Last night I was watching a certain football match via streaming websites on the web - to keep up with things I had Chrome 9, IE9 RC and the latest FF4 beta all open at the same time in different corners of the screen - and it was nigh-on impossible to tell the difference between them. Appart from the fact that some sites told me they didn't support Chrome and that I should switch to FF or IE (down to Video Codec support) there was really no practical and almost no visual difference between them. FF still takes an age to start but is nippy enough once it gets going. Chrome and IE9 both start instantly and fly along. And, despite driving them all VERY hard last night, I didn't have a single crash.
I agree that once you spend hours tailoring a standards-compliant site to work with IE, IE performs okay - The problem is, some team of developers has wasted days of development time to make sure that it works as well in IE as other browsers.
That doesn't make IE just as good - It just means the site in question has a good dev team. Unfortuntely, users take this as evidence IE is just as good as other browsers
In pretty much all of our contracts:
"In all of our projects we provide browser support (as standard) for the three most recent versions of Internet Explorer. Support for previous versions will be provided at additional cost."
As for the browser itself, meh.
I'd like to use IE9 but its color management is not complete - at least not in the RC. IE9 RC looks at the embedded color profile in images and converts them so they all appear the same when displayed. Unfortunately it doesn't look at the monitor profile. If the images are being displayed on a wide gamut monitor images will be displayed using a common set of colors but they will all be displayed wrong. Even Windows 7 Photo Viewer gets it right. Why not IE9? Firefox does proper color management and is my default browser.
If you have a copy of IE your opinion simply does not matter. You will buy IE again and again no matter what it does.
Amazing how many people think that talking about IE is going to change anything.
Ballmer knows you will pruchase IE again and again no matter what you may think or how intelligent you think you might be. You are forced illegally regardless.
YOU do not count. Period. Your opinion does not count. And you money goes to Microsoft for their R&D regardless.
Hint for the slow learners: That is why their acts are illegal.
That's because MS wants to implement her own code and force you to use it and hope everybody will use it too because she said so. (ok, I'll wait 5 minutes until you stop laughing, it took me 10 mins )...
Let's play match: I already will fill one for you...:
" IE9 doesn't support, including "X", because she is trying to shove "Y" down your throat:"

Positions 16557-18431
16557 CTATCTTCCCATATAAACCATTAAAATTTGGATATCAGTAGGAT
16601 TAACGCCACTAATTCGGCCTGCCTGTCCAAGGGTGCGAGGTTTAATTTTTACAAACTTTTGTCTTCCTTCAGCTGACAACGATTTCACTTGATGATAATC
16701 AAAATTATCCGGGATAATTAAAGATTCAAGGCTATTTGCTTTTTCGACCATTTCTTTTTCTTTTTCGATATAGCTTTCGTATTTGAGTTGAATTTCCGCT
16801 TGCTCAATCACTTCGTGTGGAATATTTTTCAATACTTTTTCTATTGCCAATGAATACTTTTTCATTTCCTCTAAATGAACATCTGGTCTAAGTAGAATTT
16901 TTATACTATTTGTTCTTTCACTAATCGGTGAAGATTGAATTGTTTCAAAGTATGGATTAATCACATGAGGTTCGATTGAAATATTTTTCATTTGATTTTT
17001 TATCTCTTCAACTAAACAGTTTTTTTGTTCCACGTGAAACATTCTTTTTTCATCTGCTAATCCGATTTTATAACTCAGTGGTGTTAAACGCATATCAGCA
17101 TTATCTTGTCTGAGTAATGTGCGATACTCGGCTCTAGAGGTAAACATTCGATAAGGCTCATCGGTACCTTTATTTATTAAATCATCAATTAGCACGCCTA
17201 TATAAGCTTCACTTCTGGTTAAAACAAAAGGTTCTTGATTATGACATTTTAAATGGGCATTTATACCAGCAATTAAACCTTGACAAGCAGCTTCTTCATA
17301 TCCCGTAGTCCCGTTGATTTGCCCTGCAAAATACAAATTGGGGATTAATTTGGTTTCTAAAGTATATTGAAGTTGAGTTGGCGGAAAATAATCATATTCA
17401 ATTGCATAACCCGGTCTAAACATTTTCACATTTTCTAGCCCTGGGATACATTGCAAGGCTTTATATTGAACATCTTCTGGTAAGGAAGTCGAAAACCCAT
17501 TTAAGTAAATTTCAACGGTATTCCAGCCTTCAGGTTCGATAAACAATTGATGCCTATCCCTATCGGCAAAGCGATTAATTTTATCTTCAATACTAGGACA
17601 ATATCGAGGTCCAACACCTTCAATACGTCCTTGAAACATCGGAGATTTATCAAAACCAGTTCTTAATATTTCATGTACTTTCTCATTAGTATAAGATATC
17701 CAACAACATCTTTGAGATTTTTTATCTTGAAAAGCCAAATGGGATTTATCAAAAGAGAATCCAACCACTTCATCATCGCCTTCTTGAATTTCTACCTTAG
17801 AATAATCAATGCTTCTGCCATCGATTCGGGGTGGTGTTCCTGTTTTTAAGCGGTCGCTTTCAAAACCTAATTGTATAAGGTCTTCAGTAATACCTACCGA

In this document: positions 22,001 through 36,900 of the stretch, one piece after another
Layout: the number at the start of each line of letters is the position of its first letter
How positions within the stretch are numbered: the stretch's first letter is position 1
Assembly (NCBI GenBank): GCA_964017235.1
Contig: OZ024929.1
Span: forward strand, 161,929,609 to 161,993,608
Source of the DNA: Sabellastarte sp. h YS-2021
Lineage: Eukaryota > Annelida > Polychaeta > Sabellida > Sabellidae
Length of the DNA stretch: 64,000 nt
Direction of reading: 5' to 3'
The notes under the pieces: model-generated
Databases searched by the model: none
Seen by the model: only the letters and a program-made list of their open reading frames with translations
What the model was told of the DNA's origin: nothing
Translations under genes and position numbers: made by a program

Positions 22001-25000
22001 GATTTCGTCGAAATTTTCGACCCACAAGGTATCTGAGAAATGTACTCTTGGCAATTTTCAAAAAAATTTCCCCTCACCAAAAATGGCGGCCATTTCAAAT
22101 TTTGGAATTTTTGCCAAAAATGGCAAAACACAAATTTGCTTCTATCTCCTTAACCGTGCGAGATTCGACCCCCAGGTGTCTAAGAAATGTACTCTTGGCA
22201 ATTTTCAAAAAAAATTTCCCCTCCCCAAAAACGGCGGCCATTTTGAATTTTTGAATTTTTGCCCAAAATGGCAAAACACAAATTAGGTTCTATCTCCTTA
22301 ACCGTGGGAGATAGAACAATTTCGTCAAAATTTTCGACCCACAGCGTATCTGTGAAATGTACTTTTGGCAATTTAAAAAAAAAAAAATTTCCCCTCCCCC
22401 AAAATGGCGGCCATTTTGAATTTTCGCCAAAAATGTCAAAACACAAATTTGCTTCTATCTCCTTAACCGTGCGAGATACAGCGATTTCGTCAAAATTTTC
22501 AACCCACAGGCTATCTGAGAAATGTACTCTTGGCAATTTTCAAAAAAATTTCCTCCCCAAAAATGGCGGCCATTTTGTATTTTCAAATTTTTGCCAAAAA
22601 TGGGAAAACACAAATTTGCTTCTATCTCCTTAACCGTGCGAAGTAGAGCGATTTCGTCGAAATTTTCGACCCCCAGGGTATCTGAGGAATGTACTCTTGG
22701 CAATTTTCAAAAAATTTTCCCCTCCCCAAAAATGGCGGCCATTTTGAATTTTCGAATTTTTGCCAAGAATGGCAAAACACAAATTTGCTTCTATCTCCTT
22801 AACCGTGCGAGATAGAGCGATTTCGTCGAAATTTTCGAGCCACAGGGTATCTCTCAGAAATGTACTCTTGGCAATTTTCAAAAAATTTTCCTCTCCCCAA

Web Workers =
offline Application Cache =
HTML5 forms =
the File API =
WebGL. = DIRECTX
I stopped using FF after 2.0, when it went from being "lean and mean" to the same old crap that made the original Mozilla browser and the Netscape browser before that useless. And I had gone to FF from IE years before that for similar reasons. And now we can see why, they're in a feature war. Sorry, but count me out, I want a browser that boasts *fewer* features than the competition, not more. When it comes to browsers, "less is more." I do keep a copy of FF around just for some of the debugging or special purpose plug-ins, but it's too slow and unstable for daily operations...
they are only interested in your money / marketshare until you have paid and been locked into their software program..
After that, they are not interested, phone this number for servicecare, nothing to do with us any more, different department...
Yes, but the main reason so-called 'programmers' love IE, is that it never worries about all the mistakes and other crap... wonderfull! finished the project early!! :)
then 6 months later, hackers find all the **wonderful** wide open holes they can take good advantage of..
Quote from the article: "points out that IE9 is only available on Windows Vista and Windows 7, whereas Firefox is also available on Windows XP, GNU/Linux, Mac OS, and Android"
But they may not give the same user experience, do they?
Paris, 'cause she looks as puzzled as I am.
... and not a content developer, I couldn't give a flying monkeydick about what standards are supported to what extent by which browser.
I want a browser with a pleasing interface which doesn't take a long time to load up and which displays web pages as they were designed, quickly. And I don't want to see "There was an error on this page". I also like free extensions which can modify the interface and/or capabilities of my browser.
That last requirement effectively nukes IE from my list... up until now. I don't know about Safari or Opera because I never liked the interfaces... my current favourite is Chrome.